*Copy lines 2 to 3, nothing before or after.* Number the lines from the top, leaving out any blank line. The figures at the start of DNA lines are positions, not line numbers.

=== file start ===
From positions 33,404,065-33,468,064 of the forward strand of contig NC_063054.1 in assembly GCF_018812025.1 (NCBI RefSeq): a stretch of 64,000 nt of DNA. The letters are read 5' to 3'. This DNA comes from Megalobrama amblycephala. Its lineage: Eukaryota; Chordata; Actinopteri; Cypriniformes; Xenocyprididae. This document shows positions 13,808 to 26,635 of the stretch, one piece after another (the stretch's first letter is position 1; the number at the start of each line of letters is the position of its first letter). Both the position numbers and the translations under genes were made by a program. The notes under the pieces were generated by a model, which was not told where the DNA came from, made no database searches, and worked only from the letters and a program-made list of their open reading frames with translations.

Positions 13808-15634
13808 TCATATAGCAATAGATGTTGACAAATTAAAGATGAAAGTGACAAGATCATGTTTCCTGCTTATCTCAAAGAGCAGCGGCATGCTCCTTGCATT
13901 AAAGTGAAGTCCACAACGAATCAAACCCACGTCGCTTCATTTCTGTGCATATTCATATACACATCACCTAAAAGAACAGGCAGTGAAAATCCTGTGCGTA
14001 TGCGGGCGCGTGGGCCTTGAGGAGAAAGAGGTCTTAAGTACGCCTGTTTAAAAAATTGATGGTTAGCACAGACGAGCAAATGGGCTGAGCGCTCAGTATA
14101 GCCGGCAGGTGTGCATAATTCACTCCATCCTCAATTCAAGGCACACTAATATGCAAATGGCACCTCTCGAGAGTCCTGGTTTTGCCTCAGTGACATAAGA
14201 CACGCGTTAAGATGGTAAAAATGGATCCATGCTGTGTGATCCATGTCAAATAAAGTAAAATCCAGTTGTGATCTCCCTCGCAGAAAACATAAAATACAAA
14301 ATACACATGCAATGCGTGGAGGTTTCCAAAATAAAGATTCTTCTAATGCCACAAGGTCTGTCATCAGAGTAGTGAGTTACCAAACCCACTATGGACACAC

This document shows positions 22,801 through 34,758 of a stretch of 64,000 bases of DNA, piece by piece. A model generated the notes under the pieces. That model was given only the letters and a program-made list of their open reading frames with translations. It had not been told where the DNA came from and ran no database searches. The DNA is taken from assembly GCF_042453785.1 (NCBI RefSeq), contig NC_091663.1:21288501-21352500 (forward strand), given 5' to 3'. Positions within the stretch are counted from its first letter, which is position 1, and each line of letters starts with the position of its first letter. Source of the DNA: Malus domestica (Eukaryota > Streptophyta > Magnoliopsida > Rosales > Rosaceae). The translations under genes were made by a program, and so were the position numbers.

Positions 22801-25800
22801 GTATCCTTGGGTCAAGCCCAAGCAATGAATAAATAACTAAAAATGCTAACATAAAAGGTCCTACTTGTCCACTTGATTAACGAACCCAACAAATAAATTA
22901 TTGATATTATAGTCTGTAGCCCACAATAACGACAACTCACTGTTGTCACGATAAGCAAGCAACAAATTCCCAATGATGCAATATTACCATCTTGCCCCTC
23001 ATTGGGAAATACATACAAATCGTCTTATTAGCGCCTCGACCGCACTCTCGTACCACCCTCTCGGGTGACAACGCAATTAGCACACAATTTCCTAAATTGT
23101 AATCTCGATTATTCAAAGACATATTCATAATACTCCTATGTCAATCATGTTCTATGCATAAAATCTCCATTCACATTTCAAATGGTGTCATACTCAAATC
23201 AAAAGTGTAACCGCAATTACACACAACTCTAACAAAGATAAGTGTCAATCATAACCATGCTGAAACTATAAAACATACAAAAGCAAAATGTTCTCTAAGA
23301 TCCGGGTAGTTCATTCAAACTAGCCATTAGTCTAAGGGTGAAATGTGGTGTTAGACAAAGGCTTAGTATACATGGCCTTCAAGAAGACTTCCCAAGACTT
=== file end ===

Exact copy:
Positions 13808-15634
13808 TCATATAGCAATAGATGTTGACAAATTAAAGATGAAAGTGACAAGATCATGTTTCCTGCTTATCTCAAAGAGCAGCGGCATGCTCCTTGCATT